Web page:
This study reports the findings from a pilot RCT, which determined the effect of 4 lessons of a media literacy intervention on children’s wellbeing. Data was collected from children aged 8-11 in 7 primary schools in Ireland (nPaired data=324). On average teachers in the treatment group delivered 150 minutes of a newly launched media literacy intervention. By means of a pen and paper based questionnaire, changes in children’s wellbeing were recorded. The impact of covariates of gender and screen consumption on children’s wellbeing was also explored. Findings indicate scope to improve children’s wellbeing. The study determines that 4 media literacy lessons, delivered as a component of the wellbeing curriculum, had a statistically significant positive effect on children’s wellbeing. Girls are reporting higher levels of wellbeing and screen consumption was found to be negatively correlated with wellbeing. Experimental studies on the impact of media literacy lessons on children’s wellbeing are sparse. The findings demonstrate the positive contribution media literacy lessons can make to primary curriculum, and add to the body of research that advocates for compulsory media literacy teachings in primary curriculum.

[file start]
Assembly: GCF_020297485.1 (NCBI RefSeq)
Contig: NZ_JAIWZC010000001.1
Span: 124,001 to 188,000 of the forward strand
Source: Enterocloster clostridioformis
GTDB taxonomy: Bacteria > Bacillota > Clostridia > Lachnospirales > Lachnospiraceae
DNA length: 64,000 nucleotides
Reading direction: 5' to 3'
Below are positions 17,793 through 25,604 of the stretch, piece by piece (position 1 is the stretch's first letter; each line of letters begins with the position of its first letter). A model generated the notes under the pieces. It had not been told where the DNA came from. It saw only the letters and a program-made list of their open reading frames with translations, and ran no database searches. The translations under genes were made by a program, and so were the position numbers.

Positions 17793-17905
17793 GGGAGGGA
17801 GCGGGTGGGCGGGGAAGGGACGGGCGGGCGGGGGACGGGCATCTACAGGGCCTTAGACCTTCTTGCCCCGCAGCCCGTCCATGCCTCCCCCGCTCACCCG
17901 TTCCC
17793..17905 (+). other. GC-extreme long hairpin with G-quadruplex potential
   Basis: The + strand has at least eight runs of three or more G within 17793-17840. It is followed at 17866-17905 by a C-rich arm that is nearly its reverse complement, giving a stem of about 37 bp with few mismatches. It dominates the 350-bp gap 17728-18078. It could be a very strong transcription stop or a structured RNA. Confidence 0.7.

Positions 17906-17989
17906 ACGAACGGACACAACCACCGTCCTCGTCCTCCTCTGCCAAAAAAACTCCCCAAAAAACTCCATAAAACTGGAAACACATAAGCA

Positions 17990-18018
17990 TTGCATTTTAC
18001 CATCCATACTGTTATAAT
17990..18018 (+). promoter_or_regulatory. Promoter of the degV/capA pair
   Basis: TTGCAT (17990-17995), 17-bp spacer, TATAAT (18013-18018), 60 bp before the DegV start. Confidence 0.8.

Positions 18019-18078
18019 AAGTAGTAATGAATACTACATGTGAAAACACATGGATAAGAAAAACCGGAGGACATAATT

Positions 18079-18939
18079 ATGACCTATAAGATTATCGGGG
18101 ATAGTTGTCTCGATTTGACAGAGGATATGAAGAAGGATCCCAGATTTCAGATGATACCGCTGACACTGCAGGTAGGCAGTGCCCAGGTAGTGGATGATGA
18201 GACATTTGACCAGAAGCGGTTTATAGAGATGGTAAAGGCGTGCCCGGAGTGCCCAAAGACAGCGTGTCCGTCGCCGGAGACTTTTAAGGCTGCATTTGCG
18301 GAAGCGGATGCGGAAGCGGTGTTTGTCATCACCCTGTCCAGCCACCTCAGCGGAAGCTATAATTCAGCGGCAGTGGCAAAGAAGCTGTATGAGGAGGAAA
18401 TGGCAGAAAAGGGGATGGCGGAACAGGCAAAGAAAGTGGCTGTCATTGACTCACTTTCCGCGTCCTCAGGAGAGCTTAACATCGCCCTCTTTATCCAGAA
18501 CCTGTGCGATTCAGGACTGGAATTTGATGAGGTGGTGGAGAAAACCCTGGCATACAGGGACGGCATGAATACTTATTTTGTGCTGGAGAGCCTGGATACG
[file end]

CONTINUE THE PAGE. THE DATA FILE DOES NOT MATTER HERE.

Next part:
O'Rourke, V., & Miller, S. (2021). Improving Children’s Wellbeing through Media Literacy Education: an Irish Study. Journal of Media Literacy Education Pre-Prints. Retrieved from https://digitalcommons.uri.edu/jmle-preprints/26
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